As the deadline for the EU settlement plan approaches, a backlog of applications awaits a judgment.

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As the deadline for the EU settlement plan approaches, a backlog of applications awaits a judgment.

Figures show that more than 300,000 applications for the EU settlement program are awaiting processing just weeks before the deadline for submissions.

EU residents and their families are being asked to apply to the Home Office scheme by the end of June in order to stay in the UK after the Brexit transition period and freedom of movement has ended.

Since the programme began in March 2019, 5.6 million (5,605,800) applications have been received, with 5.2 million (5,271,300) being finalized, according to preliminary Home Office numbers until the end of May.

According to the numbers, roughly 334,500 applications remained unprocessed at the end of last month.

Complete applications are normally handled in five working days, but it can take up to a month if extra information is required, according to the Home Office.

Those who apply before the deadline but do not hear back “will have their rights safeguarded until their application is decided,” according to the department.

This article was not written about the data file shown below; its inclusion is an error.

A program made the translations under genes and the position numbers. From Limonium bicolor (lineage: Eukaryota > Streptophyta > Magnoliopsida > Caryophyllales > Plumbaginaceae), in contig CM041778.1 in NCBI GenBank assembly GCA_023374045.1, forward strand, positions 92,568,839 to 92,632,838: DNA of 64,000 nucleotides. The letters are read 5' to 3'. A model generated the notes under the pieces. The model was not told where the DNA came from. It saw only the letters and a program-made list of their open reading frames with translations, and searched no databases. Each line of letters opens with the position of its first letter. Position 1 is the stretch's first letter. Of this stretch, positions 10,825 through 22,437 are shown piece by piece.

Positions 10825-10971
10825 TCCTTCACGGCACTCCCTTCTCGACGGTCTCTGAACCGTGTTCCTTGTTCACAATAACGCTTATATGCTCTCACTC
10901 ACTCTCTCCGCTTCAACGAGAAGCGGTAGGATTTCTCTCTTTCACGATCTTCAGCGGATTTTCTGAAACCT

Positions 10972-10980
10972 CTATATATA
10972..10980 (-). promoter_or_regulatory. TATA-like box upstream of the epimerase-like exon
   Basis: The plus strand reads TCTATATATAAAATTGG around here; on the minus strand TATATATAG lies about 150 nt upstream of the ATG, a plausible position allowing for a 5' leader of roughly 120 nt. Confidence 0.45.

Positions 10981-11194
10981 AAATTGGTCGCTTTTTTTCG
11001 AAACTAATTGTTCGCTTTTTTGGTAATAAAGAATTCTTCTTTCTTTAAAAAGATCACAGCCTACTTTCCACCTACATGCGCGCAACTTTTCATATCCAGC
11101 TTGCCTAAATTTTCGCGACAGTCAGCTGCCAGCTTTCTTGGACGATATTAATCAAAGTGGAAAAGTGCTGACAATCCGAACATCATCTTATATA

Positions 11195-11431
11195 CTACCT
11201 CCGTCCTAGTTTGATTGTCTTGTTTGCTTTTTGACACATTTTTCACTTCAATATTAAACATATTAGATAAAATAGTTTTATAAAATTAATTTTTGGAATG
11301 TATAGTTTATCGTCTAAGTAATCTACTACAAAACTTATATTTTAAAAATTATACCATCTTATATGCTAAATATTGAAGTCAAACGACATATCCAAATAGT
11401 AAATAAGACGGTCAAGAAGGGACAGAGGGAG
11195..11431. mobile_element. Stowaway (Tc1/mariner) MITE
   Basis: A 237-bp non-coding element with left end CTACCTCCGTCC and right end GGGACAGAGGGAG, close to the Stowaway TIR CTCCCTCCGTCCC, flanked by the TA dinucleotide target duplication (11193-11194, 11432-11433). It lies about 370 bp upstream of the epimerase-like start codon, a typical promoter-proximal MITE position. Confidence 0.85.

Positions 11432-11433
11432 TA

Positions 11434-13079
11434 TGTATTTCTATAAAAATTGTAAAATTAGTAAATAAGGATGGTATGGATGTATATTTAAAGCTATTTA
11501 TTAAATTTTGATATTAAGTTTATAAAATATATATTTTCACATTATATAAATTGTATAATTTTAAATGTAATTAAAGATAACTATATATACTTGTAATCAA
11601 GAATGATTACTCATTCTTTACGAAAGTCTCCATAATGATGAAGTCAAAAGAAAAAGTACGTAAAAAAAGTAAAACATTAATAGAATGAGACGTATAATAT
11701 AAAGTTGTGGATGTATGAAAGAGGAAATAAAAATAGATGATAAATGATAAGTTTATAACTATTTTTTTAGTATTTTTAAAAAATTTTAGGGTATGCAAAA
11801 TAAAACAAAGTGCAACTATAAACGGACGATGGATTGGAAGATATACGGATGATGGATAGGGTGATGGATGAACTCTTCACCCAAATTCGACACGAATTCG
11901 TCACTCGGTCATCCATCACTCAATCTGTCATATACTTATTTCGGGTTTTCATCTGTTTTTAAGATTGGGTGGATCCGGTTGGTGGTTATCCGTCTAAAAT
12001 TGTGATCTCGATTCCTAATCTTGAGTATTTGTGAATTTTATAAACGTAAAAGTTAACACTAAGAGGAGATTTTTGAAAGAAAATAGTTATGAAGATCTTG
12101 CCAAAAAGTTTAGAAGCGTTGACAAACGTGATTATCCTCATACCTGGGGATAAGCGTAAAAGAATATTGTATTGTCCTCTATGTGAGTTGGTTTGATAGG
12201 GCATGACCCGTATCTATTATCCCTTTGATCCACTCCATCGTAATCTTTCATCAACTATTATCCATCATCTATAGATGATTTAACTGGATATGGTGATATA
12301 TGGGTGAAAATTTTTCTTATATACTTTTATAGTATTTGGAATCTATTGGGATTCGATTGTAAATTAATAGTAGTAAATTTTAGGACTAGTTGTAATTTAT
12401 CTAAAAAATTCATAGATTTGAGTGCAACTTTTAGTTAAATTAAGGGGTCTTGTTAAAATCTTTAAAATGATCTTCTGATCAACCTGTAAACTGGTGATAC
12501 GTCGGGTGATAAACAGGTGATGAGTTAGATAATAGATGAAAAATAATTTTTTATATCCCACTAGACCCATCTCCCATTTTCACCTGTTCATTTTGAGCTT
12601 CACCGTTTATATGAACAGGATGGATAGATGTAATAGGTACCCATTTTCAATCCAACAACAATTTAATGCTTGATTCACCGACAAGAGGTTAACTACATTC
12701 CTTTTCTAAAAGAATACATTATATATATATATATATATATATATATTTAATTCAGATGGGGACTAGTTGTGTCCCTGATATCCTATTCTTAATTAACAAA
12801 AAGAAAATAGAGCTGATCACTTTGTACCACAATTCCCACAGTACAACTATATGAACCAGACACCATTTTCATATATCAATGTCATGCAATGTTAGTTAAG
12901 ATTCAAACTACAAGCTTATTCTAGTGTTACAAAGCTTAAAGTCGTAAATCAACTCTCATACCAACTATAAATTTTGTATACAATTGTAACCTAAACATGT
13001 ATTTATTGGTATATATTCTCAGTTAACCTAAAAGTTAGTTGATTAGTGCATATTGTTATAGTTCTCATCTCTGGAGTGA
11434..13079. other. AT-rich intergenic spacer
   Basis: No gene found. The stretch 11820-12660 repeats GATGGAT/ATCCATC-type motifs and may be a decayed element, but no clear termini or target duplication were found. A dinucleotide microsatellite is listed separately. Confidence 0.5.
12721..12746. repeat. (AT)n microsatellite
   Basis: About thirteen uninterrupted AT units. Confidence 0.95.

“We urge everyone eligible to apply before the June 30 deadline and will continue to leave no stone unturned in helping those who need support,” said Immigration Minister Kevin Foster, adding, “We urge everyone eligible to apply before the June 30 deadline and will continue to leave no stone unturned in helping those who need support.”

Despite appeals from campaigners to extend the deadline in the wake of the coronavirus outbreak, the Home Office indicated that anyone eligible for the programme can apply late starting in July if there are “reasonable circumstances” for missing the deadline.

There are also unanswered questions about what will happen to those who stay in the nation after the deadline and have not filed for immigration status through the system, or if their application has been denied.

More over 2.7 million (2,754,100) of the completed applications were given established status, allowing them to remain in the United States permanently.

A total of 2.2 million people (2,276,200) were given pre-settled status, which means they will have to reapply after five years in the nation. (This is a brief piece.)

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